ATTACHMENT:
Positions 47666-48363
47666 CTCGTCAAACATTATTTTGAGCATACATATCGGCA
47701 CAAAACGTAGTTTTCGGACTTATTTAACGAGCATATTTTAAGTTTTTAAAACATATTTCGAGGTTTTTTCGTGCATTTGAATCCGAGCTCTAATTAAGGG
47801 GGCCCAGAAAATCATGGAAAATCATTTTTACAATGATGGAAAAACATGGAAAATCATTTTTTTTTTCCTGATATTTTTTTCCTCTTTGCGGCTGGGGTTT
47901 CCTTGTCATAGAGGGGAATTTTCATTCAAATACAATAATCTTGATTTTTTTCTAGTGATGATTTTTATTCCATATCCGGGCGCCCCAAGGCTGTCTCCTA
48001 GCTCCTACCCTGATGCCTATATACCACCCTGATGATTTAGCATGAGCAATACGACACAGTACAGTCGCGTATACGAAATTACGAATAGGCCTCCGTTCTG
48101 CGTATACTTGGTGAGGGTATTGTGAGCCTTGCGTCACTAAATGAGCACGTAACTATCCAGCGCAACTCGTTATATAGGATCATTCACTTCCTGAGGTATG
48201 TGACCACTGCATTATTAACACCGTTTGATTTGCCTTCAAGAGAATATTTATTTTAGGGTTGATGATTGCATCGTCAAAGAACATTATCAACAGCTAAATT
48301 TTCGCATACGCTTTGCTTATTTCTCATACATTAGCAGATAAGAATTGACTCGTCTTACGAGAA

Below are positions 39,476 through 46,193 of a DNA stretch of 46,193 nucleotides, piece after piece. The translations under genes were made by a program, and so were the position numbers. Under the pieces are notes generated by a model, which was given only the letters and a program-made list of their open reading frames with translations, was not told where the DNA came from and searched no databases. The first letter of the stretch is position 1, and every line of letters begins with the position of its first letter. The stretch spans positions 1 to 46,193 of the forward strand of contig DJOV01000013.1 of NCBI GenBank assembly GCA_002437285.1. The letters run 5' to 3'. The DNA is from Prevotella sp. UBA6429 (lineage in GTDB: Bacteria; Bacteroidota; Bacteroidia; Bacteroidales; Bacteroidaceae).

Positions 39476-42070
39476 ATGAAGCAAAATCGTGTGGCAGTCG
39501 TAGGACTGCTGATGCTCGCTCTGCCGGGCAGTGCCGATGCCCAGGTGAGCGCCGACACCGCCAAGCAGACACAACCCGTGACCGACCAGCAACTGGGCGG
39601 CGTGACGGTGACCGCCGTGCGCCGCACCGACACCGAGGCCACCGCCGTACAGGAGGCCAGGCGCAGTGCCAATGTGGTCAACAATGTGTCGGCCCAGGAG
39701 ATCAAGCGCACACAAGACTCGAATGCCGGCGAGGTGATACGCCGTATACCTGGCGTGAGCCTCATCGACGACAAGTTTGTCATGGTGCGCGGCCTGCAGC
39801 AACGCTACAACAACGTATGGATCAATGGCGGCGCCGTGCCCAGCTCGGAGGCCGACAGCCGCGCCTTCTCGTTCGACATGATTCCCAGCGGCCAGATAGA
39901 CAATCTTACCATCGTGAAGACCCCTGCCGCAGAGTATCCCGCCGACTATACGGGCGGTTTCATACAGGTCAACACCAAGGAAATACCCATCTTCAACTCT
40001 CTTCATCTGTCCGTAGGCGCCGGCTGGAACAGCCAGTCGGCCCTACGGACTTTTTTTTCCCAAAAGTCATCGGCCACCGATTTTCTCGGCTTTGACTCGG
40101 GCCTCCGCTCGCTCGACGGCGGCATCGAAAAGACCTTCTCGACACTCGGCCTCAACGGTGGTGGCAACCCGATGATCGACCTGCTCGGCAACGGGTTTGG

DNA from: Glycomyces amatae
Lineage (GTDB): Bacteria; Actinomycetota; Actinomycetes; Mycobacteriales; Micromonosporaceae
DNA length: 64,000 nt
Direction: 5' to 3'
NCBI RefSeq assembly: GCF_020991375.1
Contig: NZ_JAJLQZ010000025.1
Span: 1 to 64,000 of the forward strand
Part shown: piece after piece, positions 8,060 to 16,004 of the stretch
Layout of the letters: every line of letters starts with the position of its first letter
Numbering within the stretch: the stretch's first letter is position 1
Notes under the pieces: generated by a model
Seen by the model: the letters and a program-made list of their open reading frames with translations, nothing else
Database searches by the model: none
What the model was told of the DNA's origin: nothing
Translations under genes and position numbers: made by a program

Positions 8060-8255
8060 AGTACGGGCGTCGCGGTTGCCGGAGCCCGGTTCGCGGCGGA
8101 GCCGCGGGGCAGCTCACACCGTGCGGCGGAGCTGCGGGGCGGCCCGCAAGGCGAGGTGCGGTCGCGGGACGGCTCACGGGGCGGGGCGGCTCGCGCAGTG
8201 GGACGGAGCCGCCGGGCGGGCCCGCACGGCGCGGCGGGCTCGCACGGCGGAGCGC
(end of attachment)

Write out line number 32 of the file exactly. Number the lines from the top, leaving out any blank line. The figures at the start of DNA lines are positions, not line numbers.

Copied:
Database searches by the model: none